Paul Lachine

Der Mythos des autoritären Wachstums

CAMBRIDGE – Vor kurzem versammelten sich einige Hundert demokratische Aktivisten auf einem Platz in Moskau, um gegen die Einschränkung des Versammlungsrechts seitens der Regierung zu protestieren. Sie hielten Schilder mit der Aufschrift „31“ hoch, in Anspielung auf Artikel 31 der russischen Verfassung, der die Versammlungsfreiheit garantiert. Sie wurden prompt von Polizisten umstellt, die versuchten, die Demonstration aufzulösen. Ein führender Kritiker des Kremlin und einige andere Demonstranten wurden schnell in einen Polizeiwagen gezerrt und weggefahren.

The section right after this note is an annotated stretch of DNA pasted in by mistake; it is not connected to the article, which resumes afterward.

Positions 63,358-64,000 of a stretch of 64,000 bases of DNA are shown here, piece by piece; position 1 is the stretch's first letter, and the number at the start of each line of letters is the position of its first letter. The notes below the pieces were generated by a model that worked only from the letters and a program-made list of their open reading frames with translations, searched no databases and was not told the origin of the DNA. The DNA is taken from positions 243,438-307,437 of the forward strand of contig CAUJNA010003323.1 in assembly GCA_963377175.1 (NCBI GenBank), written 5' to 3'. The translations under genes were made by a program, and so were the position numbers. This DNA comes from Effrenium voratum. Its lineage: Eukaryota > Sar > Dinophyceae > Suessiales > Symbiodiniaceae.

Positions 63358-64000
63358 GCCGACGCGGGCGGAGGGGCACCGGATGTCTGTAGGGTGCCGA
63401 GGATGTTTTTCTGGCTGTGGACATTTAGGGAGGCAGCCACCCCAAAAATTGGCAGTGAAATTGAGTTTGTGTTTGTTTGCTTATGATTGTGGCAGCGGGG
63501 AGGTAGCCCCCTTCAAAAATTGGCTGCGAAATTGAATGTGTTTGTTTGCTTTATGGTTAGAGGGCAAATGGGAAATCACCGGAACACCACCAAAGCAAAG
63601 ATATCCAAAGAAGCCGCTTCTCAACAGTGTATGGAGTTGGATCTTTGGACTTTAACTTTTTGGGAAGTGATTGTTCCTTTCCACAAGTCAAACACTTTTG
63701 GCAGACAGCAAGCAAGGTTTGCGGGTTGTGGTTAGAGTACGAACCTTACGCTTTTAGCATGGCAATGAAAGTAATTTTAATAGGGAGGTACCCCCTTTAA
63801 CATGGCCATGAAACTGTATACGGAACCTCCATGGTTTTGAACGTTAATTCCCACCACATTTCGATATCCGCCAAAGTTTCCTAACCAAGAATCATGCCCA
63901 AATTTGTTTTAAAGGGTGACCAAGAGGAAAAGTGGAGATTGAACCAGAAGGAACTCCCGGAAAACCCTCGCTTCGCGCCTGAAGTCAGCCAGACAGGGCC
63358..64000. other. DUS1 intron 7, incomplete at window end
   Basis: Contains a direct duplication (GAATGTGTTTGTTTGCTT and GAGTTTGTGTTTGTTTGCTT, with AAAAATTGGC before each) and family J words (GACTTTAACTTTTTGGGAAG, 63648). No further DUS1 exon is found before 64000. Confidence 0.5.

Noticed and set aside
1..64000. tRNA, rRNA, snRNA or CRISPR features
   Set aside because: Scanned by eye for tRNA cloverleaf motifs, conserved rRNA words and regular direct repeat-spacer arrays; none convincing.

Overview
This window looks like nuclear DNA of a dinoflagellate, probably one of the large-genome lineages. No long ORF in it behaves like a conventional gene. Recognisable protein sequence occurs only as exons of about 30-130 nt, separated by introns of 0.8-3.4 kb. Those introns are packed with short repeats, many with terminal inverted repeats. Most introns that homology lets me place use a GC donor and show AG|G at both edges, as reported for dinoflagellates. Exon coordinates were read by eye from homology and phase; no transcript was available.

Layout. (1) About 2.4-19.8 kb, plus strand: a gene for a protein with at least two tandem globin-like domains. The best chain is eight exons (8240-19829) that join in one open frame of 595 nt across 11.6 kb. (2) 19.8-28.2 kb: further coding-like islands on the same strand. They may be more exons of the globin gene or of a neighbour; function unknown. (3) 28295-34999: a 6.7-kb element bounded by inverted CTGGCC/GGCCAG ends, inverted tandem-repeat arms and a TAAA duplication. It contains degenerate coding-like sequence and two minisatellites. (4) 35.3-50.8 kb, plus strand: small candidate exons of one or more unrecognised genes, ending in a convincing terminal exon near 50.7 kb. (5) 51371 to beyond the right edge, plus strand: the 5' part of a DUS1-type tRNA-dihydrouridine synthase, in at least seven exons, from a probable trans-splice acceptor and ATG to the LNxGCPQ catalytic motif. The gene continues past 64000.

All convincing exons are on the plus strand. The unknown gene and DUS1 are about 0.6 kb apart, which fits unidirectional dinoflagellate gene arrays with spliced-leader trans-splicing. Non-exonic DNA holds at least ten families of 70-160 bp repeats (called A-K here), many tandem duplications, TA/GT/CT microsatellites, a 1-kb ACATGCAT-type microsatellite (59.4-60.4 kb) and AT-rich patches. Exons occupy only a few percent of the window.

Ereignisse wie dieses geschehen fast täglich in Russland, wo Premierminister Wladimir Putin das Land mit starker Hand regiert und die Verfolgung der Opposition, Verletzung der Menschenrechte und Justizmissbrauch zur Tagesordnung gehören. In einer Zeit, in der Demokratie und Menschenrechte globale Standards geworden sind, tragen Übertretungen dieser Art wenig dazu bei, den Ruf Russlands in der Welt zu verbessern. Politiker mit einem autoritären Führungsstil wie Putin wissen dies, sind aber offenbar willens, den Preis zu bezahlen, um Zuhause uneingeschränkte Macht ausüben zu können.

Was Staatslenker wie Putin weniger gut verstehen, ist, dass ihre Politik die wirtschaftliche Zukunft ihres Landes und die Weltwirtschaft beeinträchtigt.

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